Graduate RVA Poised to Tackle Educational Inequality by Increasing Postsecondary Completion Rates Among Underrepresented Populations in Region
Joint effort between VCU and regional two- and four-year colleges and universities allows students to earn credentials and degrees through reverse transfer process.
By Jenny Pedraza
Not a day usually goes by that Stephanie Odera, associate director in Virginia Commonwealth University’s Division of Community Engagement (DCE), doesn’t think about the African proverb, “The child who is not embraced by the village will burn it down to feel its warmth.”
A social work practitioner, Odera has more than 10 years of experience in the field, including working as a school social worker in Richmond Public Schools and in child protective services for the Virginia Department of Social Services. She’s also a former assistant professor in the VCU School of Social Work, where her teaching and research interests include educational equity, the promotion of racial and economic justice and social work in school settings.
Odera’s background directly lends itself to her current role with Graduate RVA, a college access network that seeks to right educational inequalities in the Richmond region by significantly increasing postsecondary completion rates, with a special focus on underrepresented minorities.
“From a social justice perspective, this is something we have to do,” Odera said. “This is about education being used or being positioned as an intervention, because education is connected to everything – your job, housing, health – and is tied to a person’s ability to climb the social ladder.” If you have parts of a population that are consistently left behind – but are also increasing in number – what do we think is going to happen to our country, state or region?”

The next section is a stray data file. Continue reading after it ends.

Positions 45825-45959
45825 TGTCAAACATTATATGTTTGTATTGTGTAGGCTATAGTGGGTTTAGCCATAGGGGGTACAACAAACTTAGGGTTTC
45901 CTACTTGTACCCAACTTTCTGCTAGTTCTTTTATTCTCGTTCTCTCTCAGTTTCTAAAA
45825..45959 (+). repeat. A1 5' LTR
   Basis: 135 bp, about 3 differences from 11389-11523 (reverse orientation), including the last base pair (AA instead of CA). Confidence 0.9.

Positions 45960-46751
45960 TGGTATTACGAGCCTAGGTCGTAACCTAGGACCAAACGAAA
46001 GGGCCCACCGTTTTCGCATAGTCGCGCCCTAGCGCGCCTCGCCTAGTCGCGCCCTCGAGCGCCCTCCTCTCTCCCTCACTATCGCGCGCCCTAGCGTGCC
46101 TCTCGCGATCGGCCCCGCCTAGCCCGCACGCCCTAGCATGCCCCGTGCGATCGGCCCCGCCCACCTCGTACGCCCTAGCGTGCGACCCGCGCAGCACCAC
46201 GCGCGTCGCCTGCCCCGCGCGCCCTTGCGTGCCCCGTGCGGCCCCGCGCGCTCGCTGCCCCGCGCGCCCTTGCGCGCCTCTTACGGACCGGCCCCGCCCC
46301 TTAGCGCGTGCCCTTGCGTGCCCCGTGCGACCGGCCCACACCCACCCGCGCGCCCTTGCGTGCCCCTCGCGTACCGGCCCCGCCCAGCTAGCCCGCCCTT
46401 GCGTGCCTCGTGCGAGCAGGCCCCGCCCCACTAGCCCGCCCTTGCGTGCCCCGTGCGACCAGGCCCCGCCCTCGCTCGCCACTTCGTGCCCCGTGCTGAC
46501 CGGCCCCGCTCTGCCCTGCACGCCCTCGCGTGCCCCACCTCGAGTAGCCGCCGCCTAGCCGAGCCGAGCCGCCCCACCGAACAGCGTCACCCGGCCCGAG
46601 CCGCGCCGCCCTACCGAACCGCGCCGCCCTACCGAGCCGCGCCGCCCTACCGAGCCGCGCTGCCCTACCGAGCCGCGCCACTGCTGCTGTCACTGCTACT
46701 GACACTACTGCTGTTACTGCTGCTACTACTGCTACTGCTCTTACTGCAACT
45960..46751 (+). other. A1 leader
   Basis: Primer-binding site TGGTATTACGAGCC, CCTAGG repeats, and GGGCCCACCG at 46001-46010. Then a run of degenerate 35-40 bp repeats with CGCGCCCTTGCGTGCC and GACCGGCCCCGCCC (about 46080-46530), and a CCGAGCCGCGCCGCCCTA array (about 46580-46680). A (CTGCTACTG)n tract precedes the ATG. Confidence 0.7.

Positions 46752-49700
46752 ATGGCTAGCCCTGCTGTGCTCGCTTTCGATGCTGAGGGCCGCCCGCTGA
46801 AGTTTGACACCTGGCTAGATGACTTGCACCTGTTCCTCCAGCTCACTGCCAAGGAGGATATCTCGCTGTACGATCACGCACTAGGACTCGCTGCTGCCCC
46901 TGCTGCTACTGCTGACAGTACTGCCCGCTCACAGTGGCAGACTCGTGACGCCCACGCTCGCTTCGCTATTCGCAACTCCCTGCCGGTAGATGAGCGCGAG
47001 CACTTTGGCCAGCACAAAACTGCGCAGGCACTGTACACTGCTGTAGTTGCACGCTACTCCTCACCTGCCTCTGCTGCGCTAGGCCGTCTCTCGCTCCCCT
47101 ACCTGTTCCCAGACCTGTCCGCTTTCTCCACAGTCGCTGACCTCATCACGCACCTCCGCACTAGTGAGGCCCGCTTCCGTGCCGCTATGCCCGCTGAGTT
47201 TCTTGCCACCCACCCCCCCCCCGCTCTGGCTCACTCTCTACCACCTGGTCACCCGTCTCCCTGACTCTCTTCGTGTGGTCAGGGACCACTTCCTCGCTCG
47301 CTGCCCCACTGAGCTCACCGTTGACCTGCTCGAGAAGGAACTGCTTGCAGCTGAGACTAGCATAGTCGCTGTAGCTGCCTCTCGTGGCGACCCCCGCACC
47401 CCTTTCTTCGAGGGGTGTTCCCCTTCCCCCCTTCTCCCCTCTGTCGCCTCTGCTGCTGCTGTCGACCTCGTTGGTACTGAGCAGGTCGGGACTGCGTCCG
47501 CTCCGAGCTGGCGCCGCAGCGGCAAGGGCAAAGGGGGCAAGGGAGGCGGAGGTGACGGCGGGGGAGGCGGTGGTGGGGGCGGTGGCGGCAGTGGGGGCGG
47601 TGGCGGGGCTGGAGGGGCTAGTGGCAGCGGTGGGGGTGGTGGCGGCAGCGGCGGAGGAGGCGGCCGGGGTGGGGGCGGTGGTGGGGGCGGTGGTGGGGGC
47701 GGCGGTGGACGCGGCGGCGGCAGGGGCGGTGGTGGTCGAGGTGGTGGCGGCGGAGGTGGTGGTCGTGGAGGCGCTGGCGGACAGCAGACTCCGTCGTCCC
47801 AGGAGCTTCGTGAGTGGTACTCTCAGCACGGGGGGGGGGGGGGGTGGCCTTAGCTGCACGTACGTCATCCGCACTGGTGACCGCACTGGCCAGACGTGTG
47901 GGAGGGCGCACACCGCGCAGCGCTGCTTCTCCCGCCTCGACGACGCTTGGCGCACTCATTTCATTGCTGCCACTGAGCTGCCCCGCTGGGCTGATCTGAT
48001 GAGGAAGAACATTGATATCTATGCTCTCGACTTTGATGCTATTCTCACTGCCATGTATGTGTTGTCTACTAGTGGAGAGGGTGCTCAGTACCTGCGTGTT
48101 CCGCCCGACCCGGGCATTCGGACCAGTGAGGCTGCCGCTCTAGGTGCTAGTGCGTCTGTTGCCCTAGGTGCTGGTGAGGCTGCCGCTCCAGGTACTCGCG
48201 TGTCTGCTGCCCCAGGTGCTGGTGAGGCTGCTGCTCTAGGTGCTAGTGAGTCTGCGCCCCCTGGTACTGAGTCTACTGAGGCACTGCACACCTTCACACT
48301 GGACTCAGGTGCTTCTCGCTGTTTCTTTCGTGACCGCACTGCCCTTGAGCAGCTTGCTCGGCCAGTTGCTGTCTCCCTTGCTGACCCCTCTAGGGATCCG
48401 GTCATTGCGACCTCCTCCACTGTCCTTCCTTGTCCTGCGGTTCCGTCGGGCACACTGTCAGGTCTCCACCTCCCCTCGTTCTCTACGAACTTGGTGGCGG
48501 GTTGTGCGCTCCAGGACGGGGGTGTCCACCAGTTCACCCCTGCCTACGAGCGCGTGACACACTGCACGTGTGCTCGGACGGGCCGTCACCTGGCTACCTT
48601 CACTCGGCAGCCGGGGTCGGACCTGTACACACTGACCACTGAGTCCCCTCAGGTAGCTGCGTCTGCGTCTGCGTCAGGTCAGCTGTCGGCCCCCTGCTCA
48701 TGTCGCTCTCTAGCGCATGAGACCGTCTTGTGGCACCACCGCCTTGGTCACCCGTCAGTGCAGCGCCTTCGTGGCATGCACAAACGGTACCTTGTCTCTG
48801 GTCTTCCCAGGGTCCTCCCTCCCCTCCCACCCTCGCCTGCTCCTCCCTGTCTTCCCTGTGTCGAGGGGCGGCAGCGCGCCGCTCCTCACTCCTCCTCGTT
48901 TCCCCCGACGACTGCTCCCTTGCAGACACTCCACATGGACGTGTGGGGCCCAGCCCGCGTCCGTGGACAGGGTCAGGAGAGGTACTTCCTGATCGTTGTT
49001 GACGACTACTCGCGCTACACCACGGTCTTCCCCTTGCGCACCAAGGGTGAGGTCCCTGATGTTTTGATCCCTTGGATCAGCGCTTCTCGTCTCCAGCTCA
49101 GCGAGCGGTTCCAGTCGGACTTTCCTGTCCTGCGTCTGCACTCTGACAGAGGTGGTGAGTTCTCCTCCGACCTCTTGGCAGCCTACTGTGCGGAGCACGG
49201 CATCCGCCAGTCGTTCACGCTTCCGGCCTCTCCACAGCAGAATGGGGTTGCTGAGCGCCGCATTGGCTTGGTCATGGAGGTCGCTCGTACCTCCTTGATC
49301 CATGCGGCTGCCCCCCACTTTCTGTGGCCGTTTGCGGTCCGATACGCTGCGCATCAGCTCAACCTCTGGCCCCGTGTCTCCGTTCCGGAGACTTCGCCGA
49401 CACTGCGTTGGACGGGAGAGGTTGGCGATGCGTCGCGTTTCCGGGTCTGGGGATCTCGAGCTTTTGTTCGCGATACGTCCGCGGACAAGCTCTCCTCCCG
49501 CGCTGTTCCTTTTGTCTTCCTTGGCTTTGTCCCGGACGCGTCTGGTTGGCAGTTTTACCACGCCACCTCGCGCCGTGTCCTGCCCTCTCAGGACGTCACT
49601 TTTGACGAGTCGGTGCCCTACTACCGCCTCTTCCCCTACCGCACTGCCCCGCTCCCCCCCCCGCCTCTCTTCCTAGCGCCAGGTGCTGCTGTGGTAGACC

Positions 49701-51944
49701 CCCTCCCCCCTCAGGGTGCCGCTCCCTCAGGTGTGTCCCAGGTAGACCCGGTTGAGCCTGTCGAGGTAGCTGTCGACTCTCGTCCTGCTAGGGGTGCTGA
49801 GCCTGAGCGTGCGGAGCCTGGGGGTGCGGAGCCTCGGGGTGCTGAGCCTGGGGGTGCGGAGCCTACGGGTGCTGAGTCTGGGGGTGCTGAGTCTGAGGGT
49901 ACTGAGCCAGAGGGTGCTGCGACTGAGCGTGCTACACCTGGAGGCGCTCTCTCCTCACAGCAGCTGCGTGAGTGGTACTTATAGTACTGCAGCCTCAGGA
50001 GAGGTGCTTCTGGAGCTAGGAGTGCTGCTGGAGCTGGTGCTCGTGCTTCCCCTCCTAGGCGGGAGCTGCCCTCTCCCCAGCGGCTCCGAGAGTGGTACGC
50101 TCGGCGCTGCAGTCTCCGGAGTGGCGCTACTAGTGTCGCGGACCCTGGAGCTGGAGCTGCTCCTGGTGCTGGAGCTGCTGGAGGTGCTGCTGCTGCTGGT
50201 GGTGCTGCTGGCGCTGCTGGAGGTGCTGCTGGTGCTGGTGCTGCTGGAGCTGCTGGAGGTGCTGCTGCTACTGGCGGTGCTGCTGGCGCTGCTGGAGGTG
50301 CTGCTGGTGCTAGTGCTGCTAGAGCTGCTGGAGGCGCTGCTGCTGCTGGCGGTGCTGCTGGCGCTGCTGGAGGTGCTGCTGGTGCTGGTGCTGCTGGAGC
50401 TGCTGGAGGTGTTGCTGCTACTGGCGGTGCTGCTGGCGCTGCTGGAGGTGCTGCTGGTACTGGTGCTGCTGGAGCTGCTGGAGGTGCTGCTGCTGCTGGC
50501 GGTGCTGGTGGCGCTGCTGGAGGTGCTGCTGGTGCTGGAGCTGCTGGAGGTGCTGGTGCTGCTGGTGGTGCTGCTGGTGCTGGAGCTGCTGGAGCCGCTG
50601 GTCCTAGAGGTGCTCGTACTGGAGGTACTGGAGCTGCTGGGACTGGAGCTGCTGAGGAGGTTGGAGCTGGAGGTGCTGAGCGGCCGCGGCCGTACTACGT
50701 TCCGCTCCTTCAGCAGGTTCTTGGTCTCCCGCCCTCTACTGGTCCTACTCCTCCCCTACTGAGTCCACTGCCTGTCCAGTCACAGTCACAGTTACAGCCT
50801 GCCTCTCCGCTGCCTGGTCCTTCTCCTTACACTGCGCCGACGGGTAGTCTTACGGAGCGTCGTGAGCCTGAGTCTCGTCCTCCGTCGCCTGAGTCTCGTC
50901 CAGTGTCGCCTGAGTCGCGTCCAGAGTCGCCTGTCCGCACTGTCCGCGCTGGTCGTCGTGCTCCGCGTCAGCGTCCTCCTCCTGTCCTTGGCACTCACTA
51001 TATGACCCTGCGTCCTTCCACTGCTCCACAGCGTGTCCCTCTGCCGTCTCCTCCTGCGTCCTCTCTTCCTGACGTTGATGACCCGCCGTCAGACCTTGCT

Graduate RVA emerged from Bridging Richmond, which over the last 10 years, has catalyzed positive change in the cradle-to-career pipeline, building sustainable capacity to support the educational goals of Virginia residents. Achieving critical components of its mission, the Bridging Richmond partnership was discontinued in June 2019. Graduate RVA continues as an independent program and is anchored at VCU, aligning with university efforts to support improvements in student success and education policy and practice at the regional, state and federal levels. Odera continues to lead college completion efforts, aided by the leadership of Jason Smith, VCU associate vice provost for community engagement.
Smith oversees Graduate RVA and engages in state and federal advocacy, in addition to leadership responsibilities in the DCE. Smith also serves with Higher Learning Advocates (HLA), a non-profit advocacy organization working to advance federal policy surrounding education and training beyond high school. As part of HLA’s Champions Network, Smith collaborates with a group of forward-thinking state and local leaders devoted to improving quality, outcomes and affordability in postsecondary education.
“The driving passion behind my work in higher education really comes from seeing its power to improve economic opportunity, personal mobility and health,” Smith said. “When you hear the individual stories of students who were in very different situations, and how it impacted them, it reminds me that it’s not just the process, it’s not just the policy. Our choices really do make a difference in the lives of individuals.”
One of Graduate RVA’s initial efforts to increase degree and credential attainment was to establish a reverse transfer agreement and formalized process between VCU, Virginia State University, John Tyler Community College and Reynolds Community College.
In Virgina, more than 1 million workers have some college, but no degree, representing one in five workers. This represents a potential $28 billion in lost earnings and $560 million in foregone state tax revenues. When students transfer from a two-year to a four-year institution before receiving an associate’s degree and don’t complete a bachelor’s degree, they may have completed or be close to completing an associate’s degree without knowing it.